Imaginary Play with Technology
Our latest innovation, the Fred Rogers Center Early Learning Environment™ (Ele) is designed to do just that. The web-based support system uses new media tools to provide resources for parents, teachers, and home-based care providers of children from birth through age 5. Users can browse a curated collection of materials from around the web, including videos, games, e-books, music and other interactive tools. All of it is free. Ele is also a place to connect with others who care about issues affecting young children. Visitors to the site can add activities, rate and comment on resources, and engage with other caregivers on the Ele discussion board.
Ele’s new Early Literacy Quick Clips are videos that show real-world examples of caregivers using best practices to interact with children. What does a literacy-rich play area really look like? Take a look here: there are labeled objects at children’s eye level, which supports their curiosity about letters and words.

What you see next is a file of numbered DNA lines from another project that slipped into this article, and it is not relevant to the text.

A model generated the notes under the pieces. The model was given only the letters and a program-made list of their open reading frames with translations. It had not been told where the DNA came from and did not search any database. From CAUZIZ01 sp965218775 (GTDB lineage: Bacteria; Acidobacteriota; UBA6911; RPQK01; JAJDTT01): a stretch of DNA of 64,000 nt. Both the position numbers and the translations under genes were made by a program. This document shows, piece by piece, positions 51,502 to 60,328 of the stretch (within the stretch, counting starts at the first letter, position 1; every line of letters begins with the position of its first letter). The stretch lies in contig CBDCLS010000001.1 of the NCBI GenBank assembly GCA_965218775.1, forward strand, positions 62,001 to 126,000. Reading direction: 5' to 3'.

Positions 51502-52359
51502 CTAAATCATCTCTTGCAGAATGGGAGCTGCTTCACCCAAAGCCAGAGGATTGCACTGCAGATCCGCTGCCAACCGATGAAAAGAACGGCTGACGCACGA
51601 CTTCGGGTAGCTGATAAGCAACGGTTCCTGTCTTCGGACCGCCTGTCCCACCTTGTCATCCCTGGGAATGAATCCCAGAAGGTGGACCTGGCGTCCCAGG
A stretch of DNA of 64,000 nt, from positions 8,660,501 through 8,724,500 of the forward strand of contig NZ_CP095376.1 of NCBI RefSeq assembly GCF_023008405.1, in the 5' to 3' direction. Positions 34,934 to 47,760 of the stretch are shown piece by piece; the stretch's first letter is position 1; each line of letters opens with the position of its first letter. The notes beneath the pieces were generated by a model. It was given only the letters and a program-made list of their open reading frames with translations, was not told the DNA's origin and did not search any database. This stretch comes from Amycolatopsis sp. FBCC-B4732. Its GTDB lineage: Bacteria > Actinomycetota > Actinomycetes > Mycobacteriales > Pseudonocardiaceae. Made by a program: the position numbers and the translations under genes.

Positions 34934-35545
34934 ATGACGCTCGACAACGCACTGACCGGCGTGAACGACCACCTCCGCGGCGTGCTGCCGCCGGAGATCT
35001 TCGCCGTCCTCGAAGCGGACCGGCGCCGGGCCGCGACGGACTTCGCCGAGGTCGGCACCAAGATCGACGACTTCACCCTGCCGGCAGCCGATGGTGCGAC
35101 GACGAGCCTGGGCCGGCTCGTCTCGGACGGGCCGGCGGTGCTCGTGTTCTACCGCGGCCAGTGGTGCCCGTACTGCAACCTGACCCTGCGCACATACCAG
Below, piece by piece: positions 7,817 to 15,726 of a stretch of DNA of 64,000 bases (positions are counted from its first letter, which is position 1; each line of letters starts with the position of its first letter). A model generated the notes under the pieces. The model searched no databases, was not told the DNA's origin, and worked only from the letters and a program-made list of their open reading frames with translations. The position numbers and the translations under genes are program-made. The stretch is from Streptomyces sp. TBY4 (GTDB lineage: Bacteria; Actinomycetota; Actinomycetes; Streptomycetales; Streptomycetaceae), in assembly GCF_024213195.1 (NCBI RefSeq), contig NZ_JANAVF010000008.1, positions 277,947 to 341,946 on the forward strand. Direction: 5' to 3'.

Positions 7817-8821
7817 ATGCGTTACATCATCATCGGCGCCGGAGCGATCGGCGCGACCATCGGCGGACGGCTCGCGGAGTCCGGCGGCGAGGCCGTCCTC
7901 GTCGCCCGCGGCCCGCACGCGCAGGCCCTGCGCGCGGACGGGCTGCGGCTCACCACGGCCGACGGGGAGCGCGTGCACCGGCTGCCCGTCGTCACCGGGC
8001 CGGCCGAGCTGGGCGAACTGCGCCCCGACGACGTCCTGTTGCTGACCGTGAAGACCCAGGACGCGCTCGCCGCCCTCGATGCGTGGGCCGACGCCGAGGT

What are concrete strategies for talking with infants? Sing songs and rhymes, repeat, and slow down. You can see it all in action here.
My favorite video shows children using cell phones and digital cameras as part of play. This video includes important tips for how to incorporate technology into classrooms in a way that goes beyond simple games:
- Take pictures of your children participating in different activities. Later that day, show children the photos and ask children to describe what’s happening in the pictures.
- Allow children to take pictures. Ask them, “Why did you take that picture?”
- Use old cell phones to spur imaginative play. Children can take and send pretend pictures and texts.
Technology is used to support play, just like crayons, blocks, and dress-up clothes. And best of all, the technology doesn’t even have to work.
But it’s fun when it does. Children who are too young to communicate with text can communicate with images and sounds by using digital cameras or sound recorders. Digital pictures, videos, and sounds can be shared between home and school environments.
All of these activities encourage children to use and listen to language, supporting early literacy skills and digital media literacy skills.